Even as internal threats remain – where an individual like Edward Snowden or Jack Teixeira can all too easily leak sensitive data online – there are also external operators that can be ever lurking, waiting to exploit weaknesses in third-party networks. It was just last month that gigabytes of sensitive data related to the British military intelligence sites were exposed by the infamous LockBit ransomware group.

The group breached the computer systems of Zaun, a UK-based manufacturer of fencing systems for military sites and critical utilities. In this case, the rogue operatives compromised a legacy computer running Windows 7 – and used that as an initial point of access to the wider company network.

The cyberattack, which the company described as “sophisticated,” reportedly occurred in early August. The PC in question had been running software for one of the firm’s manufacturing machines, and it has been removed and the vulnerability closed.

“At the time of the attack, we believed that our cyber-security software had thwarted any transfer of data. However, we can now confirm that during the attack LockBit managed to download some data, possibly limited to the vulnerable PC but with a risk that some data on the server was accessed. It is believed that this is 10 GB of data, 0.74% of our stored data. LockBit will have potentially gained access to some historic emails, orders, drawings, and project files, we do not believe that any classified documents were stored on the system or have been compromised.” Zaun said in a statement.

Data on the Dark Web

What is notable about this attack isn’t just the fact that the firm had employed out-of-date software on one of its computers, but its own cybersecurity staff prevented a server from storing the data from being encrypted – to allow work to continue as normal.

The Daily Mail newspaper reported that LockBit leaked some of the stolen data on a Dark Web site. Included were “thousands of pages of data which could help criminals get into HMNB Clyde nuclear submarine base, the Porton Down chemical weapon lab, and GCHQ listening post.”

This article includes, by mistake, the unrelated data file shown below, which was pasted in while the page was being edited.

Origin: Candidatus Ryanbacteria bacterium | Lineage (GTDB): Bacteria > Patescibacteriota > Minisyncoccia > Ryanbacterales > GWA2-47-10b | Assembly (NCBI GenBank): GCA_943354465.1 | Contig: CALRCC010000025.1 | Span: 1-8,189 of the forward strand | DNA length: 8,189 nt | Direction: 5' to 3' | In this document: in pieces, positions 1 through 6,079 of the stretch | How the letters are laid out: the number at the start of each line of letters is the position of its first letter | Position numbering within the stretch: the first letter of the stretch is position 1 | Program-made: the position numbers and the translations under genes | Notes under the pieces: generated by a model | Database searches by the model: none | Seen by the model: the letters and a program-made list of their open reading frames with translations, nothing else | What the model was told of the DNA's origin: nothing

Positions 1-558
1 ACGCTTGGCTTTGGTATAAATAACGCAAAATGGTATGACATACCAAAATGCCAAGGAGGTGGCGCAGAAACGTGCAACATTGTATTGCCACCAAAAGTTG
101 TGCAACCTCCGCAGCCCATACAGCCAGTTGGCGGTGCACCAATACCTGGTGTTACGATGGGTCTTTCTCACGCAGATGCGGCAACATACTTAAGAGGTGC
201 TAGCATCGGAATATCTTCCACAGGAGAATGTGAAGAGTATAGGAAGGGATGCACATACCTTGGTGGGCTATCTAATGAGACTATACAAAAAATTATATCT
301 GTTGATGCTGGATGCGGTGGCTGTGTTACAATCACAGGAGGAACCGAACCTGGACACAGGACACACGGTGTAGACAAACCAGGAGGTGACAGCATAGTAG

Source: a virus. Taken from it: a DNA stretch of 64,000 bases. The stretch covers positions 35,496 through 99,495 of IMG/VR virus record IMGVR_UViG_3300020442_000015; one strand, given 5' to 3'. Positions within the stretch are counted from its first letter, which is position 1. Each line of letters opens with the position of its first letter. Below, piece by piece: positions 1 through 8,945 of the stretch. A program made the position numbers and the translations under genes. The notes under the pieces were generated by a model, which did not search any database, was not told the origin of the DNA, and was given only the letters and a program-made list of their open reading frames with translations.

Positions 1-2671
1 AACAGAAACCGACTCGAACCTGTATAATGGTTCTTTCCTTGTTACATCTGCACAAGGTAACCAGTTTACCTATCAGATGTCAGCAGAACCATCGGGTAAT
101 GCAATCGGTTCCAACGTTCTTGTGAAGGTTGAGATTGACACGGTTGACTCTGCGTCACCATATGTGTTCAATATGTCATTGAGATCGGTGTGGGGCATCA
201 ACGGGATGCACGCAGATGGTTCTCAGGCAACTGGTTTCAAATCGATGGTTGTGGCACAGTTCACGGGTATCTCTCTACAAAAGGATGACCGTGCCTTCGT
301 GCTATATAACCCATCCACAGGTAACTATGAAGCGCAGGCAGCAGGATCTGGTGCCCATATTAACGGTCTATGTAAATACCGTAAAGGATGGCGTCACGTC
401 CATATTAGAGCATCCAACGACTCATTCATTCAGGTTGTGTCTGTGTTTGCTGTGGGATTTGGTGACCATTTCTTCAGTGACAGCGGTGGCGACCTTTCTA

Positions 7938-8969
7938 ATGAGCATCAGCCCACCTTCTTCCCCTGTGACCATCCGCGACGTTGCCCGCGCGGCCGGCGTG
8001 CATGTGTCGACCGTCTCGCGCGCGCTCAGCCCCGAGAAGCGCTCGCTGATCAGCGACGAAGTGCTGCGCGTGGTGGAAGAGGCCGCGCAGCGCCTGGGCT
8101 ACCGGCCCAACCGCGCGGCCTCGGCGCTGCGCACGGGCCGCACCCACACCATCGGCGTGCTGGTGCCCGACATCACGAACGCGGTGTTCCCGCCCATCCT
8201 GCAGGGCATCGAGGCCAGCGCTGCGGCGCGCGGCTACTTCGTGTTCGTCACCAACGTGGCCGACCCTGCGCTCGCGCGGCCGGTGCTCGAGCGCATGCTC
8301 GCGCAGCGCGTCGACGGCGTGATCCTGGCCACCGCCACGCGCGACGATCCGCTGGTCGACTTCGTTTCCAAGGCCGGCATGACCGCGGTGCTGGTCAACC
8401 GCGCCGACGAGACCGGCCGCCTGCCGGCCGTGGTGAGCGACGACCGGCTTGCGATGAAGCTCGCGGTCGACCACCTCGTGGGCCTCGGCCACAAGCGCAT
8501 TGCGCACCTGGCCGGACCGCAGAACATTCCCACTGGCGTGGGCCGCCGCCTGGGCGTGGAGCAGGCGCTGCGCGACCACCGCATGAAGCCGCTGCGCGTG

Zaun has said the full details of its fencing products are already publicly available.

“As such it is not considered that any additional advantage could be gained from any compromised data beyond that which could be ascertained by going to look at the sites from the public domain. As a manufacturer of perimeter fencing, any member of the public can walk up to our fencing that has been installed at these sites and look at it,” Zaun added.

The Danger of Legacy Systems

It is unclear why the legacy system wasn’t upgraded, but it serves as a reminder that one computer with out-of-date software could allow an entire network to be exposed. Extended support for Windows 7 ended on January 14, 2020, while security updates ceased on January 10, 2023 – and that was only for Professional and Enterprise volume licensed editions.

It is true that upgrading legacy systems can be expensive, but the cost of having said system fall victim to a ransomware attack or other cyberattack can be even costlier, both in time and money. Security experts suggest such legacy systems be isolated from a wider network, as well as the Internet.